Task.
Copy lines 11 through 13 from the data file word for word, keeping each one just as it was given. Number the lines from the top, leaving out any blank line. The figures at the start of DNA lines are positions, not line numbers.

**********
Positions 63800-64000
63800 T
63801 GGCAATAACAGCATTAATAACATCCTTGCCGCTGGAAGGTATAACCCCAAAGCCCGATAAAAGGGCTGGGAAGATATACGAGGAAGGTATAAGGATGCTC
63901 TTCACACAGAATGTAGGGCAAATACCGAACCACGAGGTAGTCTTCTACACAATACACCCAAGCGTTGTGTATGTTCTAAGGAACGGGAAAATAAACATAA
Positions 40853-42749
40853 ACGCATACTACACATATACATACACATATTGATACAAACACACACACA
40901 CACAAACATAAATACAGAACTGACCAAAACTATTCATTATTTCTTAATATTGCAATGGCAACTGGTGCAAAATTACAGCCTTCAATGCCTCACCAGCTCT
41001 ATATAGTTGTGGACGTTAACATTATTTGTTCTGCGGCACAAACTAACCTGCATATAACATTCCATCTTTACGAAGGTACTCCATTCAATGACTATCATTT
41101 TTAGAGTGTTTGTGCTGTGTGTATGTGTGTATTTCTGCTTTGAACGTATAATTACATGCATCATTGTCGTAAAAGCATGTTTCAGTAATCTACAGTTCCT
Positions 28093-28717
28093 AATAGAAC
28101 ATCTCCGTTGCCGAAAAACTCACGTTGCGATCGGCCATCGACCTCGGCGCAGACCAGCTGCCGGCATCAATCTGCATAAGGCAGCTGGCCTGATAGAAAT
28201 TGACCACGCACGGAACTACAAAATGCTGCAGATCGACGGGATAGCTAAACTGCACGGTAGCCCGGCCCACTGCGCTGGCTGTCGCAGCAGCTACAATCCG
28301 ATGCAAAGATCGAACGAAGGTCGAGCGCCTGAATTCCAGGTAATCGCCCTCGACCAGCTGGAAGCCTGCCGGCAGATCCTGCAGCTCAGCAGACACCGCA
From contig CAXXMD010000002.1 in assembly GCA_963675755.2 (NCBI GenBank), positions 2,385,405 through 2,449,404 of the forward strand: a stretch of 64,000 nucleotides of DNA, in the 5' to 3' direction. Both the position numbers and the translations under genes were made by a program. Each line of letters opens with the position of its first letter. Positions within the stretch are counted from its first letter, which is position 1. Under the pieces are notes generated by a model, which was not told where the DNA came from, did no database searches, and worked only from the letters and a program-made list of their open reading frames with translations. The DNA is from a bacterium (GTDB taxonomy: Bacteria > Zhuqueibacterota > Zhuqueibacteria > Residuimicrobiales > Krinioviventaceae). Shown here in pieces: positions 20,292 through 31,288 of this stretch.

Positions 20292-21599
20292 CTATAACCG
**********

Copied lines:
28093 AATAGAAC
28101 ATCTCCGTTGCCGAAAAACTCACGTTGCGATCGGCCATCGACCTCGGCGCAGACCAGCTGCCGGCATCAATCTGCATAAGGCAGCTGGCCTGATAGAAAT
28201 TGACCACGCACGGAACTACAAAATGCTGCAGATCGACGGGATAGCTAAACTGCACGGTAGCCCGGCCCACTGCGCTGGCTGTCGCAGCAGCTACAATCCG